20th October, 2021
Is your health and safety management mostly proactive or reactive? Which one you focus on could have a big impact on your safety culture, and your bottom line. But what's the difference between proactive and reactive safety? Should you use one, the other, or both? Let's take a look!
Is your health and safety management reactive? Do you handle things as they happen? Do you react to problems when they occur?
Or would you say you're more proactive? You look forward and plan for what could be around the corner. You try to eliminate problems before they happen.
In facilities and building management, we often talk about proactive and reactive maintenance. Simplified, reactive maintenance involves fixing things when they break and being proactive means preventing them from breaking. You may not have heard these phrases about health and safety, but they can be applied in the same way.
But what's the difference between proactive and reactive health and safety management? Should you use one, or the other, or both?
Proactive safety management is all about keeping ahead of the game, resolving any issues before an incident or an accident occurs.
Proactive safety measures include:
Proactive safety inspections, regular auditing, ongoing training, near-miss reporting and active supervision will all form part of a proactive safety management structure. An accident hasn't happened yet. You're looking for areas where you could make improvements. Tasks or activities that could be safer.
In the short term, proactive safety measures can seem more expensive. You are spending time (and money) on health and safety before any safety or health issues may have developed.
But you are also spending time (and money) on your terms. There's no emergency. No one is hurt. No HSE inspectors buzzing around. No insurance companies are on the phone.
The benefits of a proactive safety regime are that it will enforce a positive safety culture, help to prevent accidents from occurring, and improve health and safety budgeting.
Reactive health and safety management is about dealing with issues, accidents and incidents when they occur. Unlike proactive safety management, it's too late to stop them. Reactive safety measures are about putting things right.
Reactive safety measures include:
With reactive health and safety measures, you are taking action after things have gone wrong. This often means there is more pressure to take action quickly so work can continue and people feel there is no risk of reoccurrence.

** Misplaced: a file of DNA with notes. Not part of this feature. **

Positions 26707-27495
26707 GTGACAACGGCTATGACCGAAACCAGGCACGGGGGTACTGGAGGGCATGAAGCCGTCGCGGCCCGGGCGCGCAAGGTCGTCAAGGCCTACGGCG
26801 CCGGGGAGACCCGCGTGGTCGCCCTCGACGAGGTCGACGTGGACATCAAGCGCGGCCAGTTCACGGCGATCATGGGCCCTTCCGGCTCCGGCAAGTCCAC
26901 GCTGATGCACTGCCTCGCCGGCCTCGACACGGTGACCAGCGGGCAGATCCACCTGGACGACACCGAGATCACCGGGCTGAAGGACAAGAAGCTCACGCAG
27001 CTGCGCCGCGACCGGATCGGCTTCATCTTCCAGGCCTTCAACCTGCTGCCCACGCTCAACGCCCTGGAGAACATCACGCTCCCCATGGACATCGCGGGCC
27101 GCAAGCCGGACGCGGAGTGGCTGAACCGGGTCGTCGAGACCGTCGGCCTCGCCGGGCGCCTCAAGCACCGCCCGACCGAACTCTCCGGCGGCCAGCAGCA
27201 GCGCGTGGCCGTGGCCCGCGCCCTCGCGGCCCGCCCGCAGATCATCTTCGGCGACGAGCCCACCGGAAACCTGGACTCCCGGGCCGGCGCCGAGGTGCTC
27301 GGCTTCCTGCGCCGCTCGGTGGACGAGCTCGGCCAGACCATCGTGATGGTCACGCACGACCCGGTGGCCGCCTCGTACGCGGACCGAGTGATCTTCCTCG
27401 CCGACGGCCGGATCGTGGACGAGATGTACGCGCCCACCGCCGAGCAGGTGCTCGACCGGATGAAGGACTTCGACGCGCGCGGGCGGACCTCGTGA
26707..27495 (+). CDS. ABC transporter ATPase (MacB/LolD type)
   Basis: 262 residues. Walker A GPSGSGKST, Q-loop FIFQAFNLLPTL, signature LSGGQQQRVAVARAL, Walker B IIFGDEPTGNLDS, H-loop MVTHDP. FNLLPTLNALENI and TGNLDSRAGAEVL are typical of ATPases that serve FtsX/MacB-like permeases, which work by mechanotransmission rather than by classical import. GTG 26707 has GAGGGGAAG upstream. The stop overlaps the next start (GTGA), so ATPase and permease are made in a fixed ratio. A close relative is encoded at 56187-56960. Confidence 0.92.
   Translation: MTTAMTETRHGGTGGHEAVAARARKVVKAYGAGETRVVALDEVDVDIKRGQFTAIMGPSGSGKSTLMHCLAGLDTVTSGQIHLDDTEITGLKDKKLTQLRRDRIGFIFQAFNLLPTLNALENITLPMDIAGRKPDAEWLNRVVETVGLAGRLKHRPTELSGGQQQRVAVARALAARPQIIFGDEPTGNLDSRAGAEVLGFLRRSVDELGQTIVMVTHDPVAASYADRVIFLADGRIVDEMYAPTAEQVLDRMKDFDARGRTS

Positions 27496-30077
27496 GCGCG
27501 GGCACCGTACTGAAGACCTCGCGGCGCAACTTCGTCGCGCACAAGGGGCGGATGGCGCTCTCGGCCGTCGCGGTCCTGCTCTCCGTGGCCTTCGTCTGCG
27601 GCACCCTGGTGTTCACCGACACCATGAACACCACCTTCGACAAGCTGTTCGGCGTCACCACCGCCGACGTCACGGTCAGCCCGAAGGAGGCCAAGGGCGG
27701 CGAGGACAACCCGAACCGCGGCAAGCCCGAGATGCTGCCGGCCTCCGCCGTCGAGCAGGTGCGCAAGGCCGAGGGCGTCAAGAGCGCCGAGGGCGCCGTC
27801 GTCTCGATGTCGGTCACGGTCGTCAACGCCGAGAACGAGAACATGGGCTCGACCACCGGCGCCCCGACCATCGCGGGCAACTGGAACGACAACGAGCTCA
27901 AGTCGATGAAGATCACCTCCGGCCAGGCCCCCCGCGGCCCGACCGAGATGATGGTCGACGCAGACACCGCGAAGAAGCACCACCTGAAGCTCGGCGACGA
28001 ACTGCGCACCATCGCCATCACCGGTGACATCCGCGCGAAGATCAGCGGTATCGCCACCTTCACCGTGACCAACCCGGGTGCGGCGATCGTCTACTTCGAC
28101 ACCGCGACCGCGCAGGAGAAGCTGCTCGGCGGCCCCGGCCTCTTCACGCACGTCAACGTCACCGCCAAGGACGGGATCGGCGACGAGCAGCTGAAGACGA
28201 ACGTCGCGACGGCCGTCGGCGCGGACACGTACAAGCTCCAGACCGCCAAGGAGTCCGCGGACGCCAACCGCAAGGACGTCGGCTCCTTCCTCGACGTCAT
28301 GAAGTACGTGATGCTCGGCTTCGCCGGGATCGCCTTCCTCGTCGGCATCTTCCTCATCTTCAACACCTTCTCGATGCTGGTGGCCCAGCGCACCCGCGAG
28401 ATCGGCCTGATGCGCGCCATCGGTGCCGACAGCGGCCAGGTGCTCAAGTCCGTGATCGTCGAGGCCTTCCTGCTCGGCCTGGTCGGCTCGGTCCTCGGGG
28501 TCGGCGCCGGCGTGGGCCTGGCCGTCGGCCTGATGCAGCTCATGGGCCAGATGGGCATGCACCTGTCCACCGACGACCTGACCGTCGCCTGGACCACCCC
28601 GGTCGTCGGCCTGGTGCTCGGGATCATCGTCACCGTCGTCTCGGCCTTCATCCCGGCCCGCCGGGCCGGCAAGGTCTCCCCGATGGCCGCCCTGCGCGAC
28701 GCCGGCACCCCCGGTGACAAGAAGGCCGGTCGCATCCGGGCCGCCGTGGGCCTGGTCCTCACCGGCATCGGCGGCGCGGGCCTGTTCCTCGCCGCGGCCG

There may also be external pressure from insurance companies, clients, and the HSE if the incident is serious.
In the long term, reactive safety measures tend to be more costly. You will need to put in place many of the same things that could have been done before an accident occurred, plus the extra costs, time and resources associated with an accident.
It might seem obvious by now that we favour a proactive safety management approach. It's almost always cheaper in the long run, and of course, it's better to prevent an accident before it happens than wait for one to happen.
You may need to take the same action in the end, whether you were reactive or proactive. It's just that when working proactivity, you can do things on your terms, to your schedule. And without the damage of an accident.
For example, during a proactive safety sample of your workforce, you might identify that a member of staff needs more training to operate a machine safely. In a reactive safety management system, you might not identify the training requirement until an accident occurs. In both situations, you need to arrange the training. The difference is, in the reactive example there may also be costs associated with unplanned time off work, the accident, and any damage caused.
Safety management cannot achieve its stated purposes by responding alone, since that will only correct what has happened. Safety management must instead be proactive...